first_imgYoung lawyers gather to share service projects December 15, 2004 Assistant Editor Regular News Young lawyers gather to share service projects Melinda Melendez Assistant Editor Young lawyer groups from across the state gathered recently in Daytona Beach to share information about their local public service projects at the Young Lawyers Division’s annual Affiliate Outreach Conference.Members of the YLD board of governors, representatives from local young lawyer groups, and law students convened to exchange ideas and participate in three tracks of programming. One offered workshops on topics ranging from “How to Do a Bigger, Better Holidays in January Program and High School Mock Trial,” to expanding public service projects, to how to create program identification and execution. Young lawyer affiliates also could opt for a CLE track or attend presentations by affiliates competing for grants.“We have created these three tracks deliberately to make this the premier program for affiliates to come to,” said YLD board member Victoria Wu, who organized the event with fellow board member Alison Haskins. “A lot of our affiliates are new leaders. This may be the first conference when they hear that someone in Tallahassee is doing this, or someone in Sarasota is doing that; we should try that,” Wu said.YLD President Michael Faehner said he was extremely pleased with the high number of attendees and with the success of the event.While a main focus of the outreach program is the exchange of ideas, representatives from all over the state made presentations to compete for grant money to enhance their respective programs. Dade County Bar Association – Horizons Project. The winner of the top prize of $1,750 this year was the Dade County Bar Association Young Lawyers Section, whose Horizons project aims to expand the prospects of under-privileged, at-risk teenage girls in the areas of personal growth and career development.The Horizons project includes holding job and life skills seminars, securing summer internships for participants in the programs, and introducing the girls to young professionals who serve as role models.The program is run in conjunction with the PACE Center for Girls of Miami-Dade County. Each year approximately 15 young women participate in the program, and a comparable number of volunteers serve as mentors and organize the program’s events.Horizons holds approximately one event per month, including college tours, cultural events, mock interviews, and seminars ranging from time management skills to resume writing skills. Orange County Bar Association YLS- Compassion for the Homeless. A second place prize of $1,250 was awarded to the Orange County Bar Association – Compassion for the Homeless project. The goals of the project are to provide a service opportunity for young lawyers and to serve as an outreach program to the homeless community.Volunteers for the project will hold a short legal seminar where they will answer questions of interest to the homeless community, such as landlord tenant law and Social Security matters. Another goal of the program is to distribute daily essentials to participants and an ID holder containing contact numbers of public assistance facilities and service programs. Josiah T. Walls Bar Association – Tech for Tots & Street Law Program. Winner of the third place prize of $1,000, the Josiah T. Walls Bar Association Tech for Tots program utilizes modern technology in the Alachua County area to educate kids about their legal rights, as well as their civic duties. The Josiah T. Walls young lawyers, in partnership with LexisNexis, donated and installed six new computers and a printer to a small PreK-8 private school. The program provides a host school with new computer equipment and online access, while the school serves as a site to administer the Street Law Program, which focuses on teaching basic, practical skills in affordable housing, consumer debt, and estate planning. Clearwater Bar Association — Proactive Hurricane Relief. The President’s Award of $1,000 went to the Clearwater Bar Association’s Proactive Hurricane Relief project. Inspired by this season’s hurricane relief efforts, the Clearwater Bar’s YLD decided to implement a plan of action that was not reactive, but proactive. Proactive Hurricane Relief will hold seminars educating citizens in the Clearwater area about the steps necessary to prepare for the hurricane season. It is also the aim of Proactive Hurricane Relief to develop an infrastructure that will be ready to coordinate relief efforts when disaster strikes. The main goals of the project include increasing public awareness of services provided by The Florida Bar, increasing response time in the delivery of supplies to the hardest hit areas, and increasing YLD participation in the collection and distribution of supplies and in hurricane preparedness educational programming. Other Projects Seven other young lawyers groups gave presentations highlighting new and ongoing projects. Each was awarded $500. • Martin County Bar Association YLD – Lead the Way. Partnership with the American Red Cross Youth Leadership Program encourages young lawyers to develop mentoring relationships with high school aged volunteers of the Youth Leadership Program. • Palm Beach County Bar Association YLD – Easter/Passover Toy Distribution. Provides holiday gifts to seriously ill children in the Palm Beach County area. • Marion County Bar Association YLD – Facebook/Book Drive for Local Schools. Compilation and publication of a “facebook” features pictures and contact info for attorneys practicing in Marion County. Donations and proceeds from the “facebook” will be contributed to local public elementary schools to purchase books. • Sarasota County Bar Association YLD – Landlord/Tenant Workshop. Workshop addressed various landlord/tenant issues including dispute resolution, claim filing, and other matters subject to litigation. • Volusia County Bar Association YLD – Bowling for School Supplies. Fundraiser benefits local underprivileged children with the purchase of school supplies with proceeds from lane/shoe rental, food/beverage sale, and raffle ticket sale. • Hillsborough County Bar Association YLD – Migrant Farm Workers’ Project. Project provides attorney aid to migrant farm workers living or working in Hillsborough County. Aid includes ensuring appropriate compensation and protecting work visas. • T. J. Reddick Bar Association YLD – F.O.C.U.S. (Fostering Our Children’s Unique Success) While Bridging the Gap. The program deals with mentoring “cross-over” juveniles by helping them set personal, educational and professional goals, while incorporating the senior community and YLD participants as mentors.The grants were presented the final day of the program at an awards luncheon. In addition to their project presentations, affiliates also were given the opportunity to exchange service ideas at a round table discussion led by Florida Bar YLD board members Ronald Ponzoli and Jewel Cole. Affiliates were also invited to participate in the numerous workshops, CLE seminars, and social events scheduled.last_img read more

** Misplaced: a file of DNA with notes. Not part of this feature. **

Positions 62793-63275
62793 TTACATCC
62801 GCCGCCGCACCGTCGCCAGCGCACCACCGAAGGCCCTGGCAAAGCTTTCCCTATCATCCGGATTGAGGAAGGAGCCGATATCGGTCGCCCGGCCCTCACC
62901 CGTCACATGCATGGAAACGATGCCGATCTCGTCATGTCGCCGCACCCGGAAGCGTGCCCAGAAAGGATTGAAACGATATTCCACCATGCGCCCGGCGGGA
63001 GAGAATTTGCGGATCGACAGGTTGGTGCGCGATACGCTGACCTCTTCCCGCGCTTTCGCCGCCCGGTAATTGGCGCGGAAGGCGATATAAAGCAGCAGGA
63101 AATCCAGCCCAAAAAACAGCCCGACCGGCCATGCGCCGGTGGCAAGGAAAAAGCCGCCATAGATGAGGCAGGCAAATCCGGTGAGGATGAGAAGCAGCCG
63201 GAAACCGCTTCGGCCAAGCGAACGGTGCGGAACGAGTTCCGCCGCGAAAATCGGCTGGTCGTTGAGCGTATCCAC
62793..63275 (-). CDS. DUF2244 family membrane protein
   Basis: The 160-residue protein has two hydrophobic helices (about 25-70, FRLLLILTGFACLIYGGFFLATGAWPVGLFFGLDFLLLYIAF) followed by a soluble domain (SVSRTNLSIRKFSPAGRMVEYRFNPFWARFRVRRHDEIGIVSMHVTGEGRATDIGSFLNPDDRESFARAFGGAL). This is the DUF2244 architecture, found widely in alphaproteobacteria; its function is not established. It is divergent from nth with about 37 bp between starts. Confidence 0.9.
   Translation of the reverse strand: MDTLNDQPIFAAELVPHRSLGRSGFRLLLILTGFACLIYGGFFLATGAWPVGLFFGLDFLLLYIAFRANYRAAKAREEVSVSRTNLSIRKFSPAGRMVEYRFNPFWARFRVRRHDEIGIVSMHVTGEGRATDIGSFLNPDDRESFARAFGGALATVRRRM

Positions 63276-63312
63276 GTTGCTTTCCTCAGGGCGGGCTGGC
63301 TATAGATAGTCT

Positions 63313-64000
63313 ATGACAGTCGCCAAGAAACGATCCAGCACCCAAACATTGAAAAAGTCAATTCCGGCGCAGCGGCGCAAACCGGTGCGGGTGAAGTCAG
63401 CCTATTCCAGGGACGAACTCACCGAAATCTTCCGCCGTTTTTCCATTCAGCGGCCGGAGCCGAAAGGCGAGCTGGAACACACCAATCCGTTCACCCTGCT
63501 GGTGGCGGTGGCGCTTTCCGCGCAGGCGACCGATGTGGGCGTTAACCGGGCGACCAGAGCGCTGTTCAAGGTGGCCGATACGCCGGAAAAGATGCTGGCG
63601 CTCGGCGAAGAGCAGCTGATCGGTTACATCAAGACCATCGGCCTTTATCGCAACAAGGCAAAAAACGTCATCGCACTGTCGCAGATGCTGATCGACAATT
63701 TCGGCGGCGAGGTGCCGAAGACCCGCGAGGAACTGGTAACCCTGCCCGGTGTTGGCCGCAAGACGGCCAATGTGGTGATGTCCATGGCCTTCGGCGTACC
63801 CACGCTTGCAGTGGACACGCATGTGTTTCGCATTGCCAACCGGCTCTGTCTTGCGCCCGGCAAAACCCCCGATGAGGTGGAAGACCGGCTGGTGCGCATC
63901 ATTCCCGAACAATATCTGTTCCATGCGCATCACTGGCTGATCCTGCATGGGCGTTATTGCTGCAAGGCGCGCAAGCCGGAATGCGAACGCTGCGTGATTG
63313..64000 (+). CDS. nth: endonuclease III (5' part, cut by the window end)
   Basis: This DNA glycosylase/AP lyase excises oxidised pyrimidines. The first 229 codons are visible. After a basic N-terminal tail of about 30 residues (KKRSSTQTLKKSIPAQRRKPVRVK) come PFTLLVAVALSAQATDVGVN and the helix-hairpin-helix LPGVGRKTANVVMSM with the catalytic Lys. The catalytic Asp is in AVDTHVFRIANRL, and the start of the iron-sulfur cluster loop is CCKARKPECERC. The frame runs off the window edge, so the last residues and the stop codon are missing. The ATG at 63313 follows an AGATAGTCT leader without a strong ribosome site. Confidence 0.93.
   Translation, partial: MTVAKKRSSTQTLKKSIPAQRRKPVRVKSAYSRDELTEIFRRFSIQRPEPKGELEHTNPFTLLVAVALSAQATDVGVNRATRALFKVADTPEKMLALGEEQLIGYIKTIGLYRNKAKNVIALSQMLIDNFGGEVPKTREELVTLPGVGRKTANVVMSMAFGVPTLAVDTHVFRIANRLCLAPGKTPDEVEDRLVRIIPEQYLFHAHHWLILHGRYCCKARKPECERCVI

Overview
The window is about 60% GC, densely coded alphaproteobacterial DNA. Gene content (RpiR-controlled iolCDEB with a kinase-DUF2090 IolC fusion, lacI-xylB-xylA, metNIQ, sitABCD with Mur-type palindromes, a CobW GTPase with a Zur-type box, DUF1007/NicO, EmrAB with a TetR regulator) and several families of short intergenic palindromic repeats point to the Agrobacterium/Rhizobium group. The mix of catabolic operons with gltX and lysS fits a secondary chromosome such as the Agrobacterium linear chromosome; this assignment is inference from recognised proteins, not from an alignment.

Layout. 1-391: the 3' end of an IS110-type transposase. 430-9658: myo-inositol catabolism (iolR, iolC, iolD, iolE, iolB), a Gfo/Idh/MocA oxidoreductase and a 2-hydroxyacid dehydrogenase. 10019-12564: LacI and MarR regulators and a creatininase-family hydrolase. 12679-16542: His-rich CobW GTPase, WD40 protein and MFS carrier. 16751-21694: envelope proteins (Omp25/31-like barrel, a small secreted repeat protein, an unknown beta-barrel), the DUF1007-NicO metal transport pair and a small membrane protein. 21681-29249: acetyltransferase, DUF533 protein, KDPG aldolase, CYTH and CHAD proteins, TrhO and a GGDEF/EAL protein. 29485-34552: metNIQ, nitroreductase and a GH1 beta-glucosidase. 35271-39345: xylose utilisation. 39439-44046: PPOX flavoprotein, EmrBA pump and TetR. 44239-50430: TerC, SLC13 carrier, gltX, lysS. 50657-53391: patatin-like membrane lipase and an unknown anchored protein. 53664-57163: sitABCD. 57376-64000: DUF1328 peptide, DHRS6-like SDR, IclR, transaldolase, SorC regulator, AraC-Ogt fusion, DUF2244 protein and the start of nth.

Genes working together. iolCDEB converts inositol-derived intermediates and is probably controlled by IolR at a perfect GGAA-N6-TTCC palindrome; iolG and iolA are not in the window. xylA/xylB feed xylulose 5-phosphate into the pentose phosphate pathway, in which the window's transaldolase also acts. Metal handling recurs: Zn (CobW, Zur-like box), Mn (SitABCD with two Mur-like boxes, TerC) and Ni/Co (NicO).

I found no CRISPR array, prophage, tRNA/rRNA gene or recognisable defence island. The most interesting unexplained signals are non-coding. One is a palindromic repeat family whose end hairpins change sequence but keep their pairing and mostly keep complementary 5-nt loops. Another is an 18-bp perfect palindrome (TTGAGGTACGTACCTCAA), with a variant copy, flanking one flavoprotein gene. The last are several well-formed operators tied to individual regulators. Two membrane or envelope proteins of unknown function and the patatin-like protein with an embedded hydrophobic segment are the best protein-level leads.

Vegan Chef Blends Passion With Artistry to Create Healthy Gourmet Cuisine